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Winner of AM Pilot Institute Announced

August 19, 2012

Filed under: 3D printing,additive manufacturing,event,manufacturing — Terry Wohlers @ 06:30

Last Thursday (August 16), more than 150 invited guests gathered at M-7 Technologies in Youngstown, Ohio for the official announcement of the National Additive Manufacturing Innovation Institute (NAMII). The National Center for Defense Manufacturing and Machining (NCDMM) in Latrobe, Pennsylvania was the primary applicant for the team that was awarded the pilot institute. The group, which informally referred to itself as the “TechBelt team,” is a network of universities, community colleges, industrial partners, and non-profit organizations, primarily located in tri-state region of Pennsylvania, Ohio, and West Virginia. Youngstown will be the physical hub of NAMII.

Speakers at the event included Rebecca Blank, Acting Secretary of Commerce; Gene Sperling, Assistant to the President for Economic Policy; Frank Kendall, Under Secretary of Defense; Brent Lambert, Deputy Assistant Secretary of Defense; Ohio Senator Sherrod Brown; and Ohio Congressman Tim Ryan. Other government officials in attendance were Neal Orringer, Director of Manufacturing at the Department of Defense, Michael Molnar, Chief Manufacturing Officer at the National Institute of Standards and Technology (NIST), and Jennifer Fielding of the U.S. Air Force Research Lab.

NAMII is the pilot for the National Network for Manufacturing Innovation (NNMI), a one billion dollar network of up to 15 institutes proposed by President Obama in March 2012. The goal of NNMI, according to a Department of Commerce statement, is to “accelerate innovation and increase U.S. manufacturing competitiveness” by bringing together federal agencies, states, industry, universities, and community colleges to “invest in industrially relevant manufacturing technologies with broad applications.” NIST, which is a part of Commerce, will serve as one of the managers of the program. The NNMI concept and its 15 institutes will require congressional support, but the NAMII pilot is already fully funded by several federal agencies, principally by the Department of Defense, coupled with matching funds from other organizations.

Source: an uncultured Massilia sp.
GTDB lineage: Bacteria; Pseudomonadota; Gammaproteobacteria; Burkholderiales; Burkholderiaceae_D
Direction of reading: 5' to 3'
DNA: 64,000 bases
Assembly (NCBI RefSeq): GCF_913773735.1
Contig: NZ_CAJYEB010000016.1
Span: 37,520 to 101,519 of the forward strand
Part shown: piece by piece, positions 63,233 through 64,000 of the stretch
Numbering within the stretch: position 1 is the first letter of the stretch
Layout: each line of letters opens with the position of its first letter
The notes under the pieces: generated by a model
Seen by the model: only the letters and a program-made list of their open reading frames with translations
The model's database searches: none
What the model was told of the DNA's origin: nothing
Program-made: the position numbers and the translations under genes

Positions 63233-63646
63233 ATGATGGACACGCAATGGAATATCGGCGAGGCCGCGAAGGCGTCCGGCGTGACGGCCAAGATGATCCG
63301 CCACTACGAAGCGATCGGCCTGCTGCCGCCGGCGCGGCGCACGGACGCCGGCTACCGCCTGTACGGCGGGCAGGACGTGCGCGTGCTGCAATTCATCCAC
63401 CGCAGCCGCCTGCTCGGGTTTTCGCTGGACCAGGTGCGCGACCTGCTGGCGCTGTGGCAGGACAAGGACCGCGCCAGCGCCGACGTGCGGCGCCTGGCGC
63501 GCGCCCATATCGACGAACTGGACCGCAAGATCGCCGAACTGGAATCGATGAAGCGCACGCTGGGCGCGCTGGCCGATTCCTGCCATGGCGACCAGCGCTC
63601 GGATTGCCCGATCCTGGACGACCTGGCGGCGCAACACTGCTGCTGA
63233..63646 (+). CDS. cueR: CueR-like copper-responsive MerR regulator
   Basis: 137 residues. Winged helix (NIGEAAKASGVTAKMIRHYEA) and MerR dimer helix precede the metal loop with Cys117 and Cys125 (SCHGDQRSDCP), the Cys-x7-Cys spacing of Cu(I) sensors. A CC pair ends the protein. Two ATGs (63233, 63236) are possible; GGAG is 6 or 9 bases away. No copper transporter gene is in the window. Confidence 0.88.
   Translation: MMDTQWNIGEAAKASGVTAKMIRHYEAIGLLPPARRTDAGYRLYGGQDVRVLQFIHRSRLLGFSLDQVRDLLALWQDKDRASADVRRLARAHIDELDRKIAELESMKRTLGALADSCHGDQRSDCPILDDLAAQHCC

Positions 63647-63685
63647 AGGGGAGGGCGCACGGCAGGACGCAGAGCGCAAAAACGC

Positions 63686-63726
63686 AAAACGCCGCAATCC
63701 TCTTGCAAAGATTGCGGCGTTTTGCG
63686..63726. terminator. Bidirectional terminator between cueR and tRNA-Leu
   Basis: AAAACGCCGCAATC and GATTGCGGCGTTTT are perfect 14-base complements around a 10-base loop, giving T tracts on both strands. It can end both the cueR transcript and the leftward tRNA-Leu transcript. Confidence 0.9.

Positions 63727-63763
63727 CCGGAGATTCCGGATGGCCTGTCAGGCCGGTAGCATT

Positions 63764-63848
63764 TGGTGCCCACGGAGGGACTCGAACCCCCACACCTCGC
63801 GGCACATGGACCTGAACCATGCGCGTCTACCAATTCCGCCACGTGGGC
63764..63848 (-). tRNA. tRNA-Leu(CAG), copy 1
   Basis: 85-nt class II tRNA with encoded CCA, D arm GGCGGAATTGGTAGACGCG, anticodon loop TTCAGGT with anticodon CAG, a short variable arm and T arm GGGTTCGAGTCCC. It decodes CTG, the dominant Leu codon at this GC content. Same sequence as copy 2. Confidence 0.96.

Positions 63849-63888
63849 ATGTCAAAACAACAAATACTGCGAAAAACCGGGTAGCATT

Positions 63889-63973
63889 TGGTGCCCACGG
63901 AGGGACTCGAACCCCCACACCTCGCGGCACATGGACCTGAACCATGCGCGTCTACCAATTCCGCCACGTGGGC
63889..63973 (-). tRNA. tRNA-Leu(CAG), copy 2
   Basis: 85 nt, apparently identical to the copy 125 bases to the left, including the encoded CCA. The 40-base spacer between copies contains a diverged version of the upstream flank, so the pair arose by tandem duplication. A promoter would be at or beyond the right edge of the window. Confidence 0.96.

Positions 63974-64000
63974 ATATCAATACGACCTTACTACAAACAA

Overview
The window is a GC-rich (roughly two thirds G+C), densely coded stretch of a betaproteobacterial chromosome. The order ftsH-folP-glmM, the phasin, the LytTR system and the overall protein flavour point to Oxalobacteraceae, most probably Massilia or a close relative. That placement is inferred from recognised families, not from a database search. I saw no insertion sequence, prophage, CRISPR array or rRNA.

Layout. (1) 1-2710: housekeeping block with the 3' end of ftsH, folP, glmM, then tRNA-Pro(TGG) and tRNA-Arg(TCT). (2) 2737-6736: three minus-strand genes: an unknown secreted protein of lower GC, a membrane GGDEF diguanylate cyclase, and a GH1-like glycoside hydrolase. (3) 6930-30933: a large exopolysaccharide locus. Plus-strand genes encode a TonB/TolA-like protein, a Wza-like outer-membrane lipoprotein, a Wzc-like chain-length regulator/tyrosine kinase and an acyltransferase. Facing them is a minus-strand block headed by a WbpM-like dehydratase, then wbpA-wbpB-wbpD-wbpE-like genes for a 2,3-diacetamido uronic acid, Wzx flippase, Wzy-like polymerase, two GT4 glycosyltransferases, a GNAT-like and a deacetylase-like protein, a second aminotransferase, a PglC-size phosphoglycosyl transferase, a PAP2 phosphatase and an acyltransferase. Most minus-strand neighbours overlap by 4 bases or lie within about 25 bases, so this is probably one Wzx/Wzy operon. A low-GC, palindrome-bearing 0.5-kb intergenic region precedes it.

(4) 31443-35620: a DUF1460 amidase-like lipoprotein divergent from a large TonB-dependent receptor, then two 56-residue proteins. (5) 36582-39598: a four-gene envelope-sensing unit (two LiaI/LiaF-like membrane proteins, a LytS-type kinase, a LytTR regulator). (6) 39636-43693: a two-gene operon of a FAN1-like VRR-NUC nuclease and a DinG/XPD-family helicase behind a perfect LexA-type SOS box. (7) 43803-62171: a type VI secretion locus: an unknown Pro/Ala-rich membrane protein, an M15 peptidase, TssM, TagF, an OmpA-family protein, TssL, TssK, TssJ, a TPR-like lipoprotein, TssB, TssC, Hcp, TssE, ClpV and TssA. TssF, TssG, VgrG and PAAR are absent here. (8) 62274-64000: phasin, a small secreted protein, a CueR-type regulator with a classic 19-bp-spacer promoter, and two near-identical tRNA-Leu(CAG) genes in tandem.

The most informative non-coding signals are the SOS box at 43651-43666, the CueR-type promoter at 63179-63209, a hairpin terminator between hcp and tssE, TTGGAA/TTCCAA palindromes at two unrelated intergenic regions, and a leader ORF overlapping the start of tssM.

The announcement, bidding process, and subsequent award of the pilot institute have stimulated a lot of interest and excitement in the AM industry. Another benefit has been the unprecedented amount of collaboration, partnering, and communication among countless organizations across the U.S. We are grateful to be a part of the wining team and are looking forward to doing everything possible to make NAMII a resounding success. I attended Thursday’s announcement and the energy and excitement at the event were stimulating. My sincere congratulations to Ralph Resnik, President and Executive Director of NCDMM, for leading the TechBelt team.

Metal AM Development in South Africa

August 4, 2012

Filed under: additive manufacturing — Terry Wohlers @ 08:02

Note: The following was co-authored by Tim Caffrey and Terry Wohlers

Aeroswift is an important South African project currently in the works. Launched in 2011, the goal of the project is to design and build an additive manufacturing system capable of building large titanium parts, and building them fast. The system will use a 5-kilowatt IPG single-fiber diode laser capable of build speeds that are 8.3 times faster than other laser-based metal AM systems, according to the developers of the system. What’s more, the system is expected to build parts up to 200 cm (78.7 inches) in length. The Aeroswift system is scheduled to be assembled and tested by early 2013.

Project Aeroswift is a joint initiative of South Africa’s Council for Scientific and Industrial Research (CSIR) and Aerosud, an aerospace manufacturing company based in Pretoria, South Africa. Aerosud employes 650 people and supplies parts and major assemblies to Boeing, Airbus, and others. The Aeroswift project is supported by the South African Department of Science and Technology.

South Africa is the world’s second largest producer of the minerals used to make titanium. However, the conventional process for extracting titanium from the raw ores is expensive and complex. CSIR has developed a novel process for extracting titanium powder from the mineral ores. This new process is now being commercialized, and a pilot plant is being built this year. Given the country’s vast mineral resources, Aeroswift is a natural complement to the country’s vast mineral resources and its new method of processing titanium.

This project is certainly worth following. Currently, many structural titanium parts in aerospace are too large for commercially available AM systems. Aeroswift may change that, and with its projected build speed, could change the method of manufacturing of titanium parts in aerospace.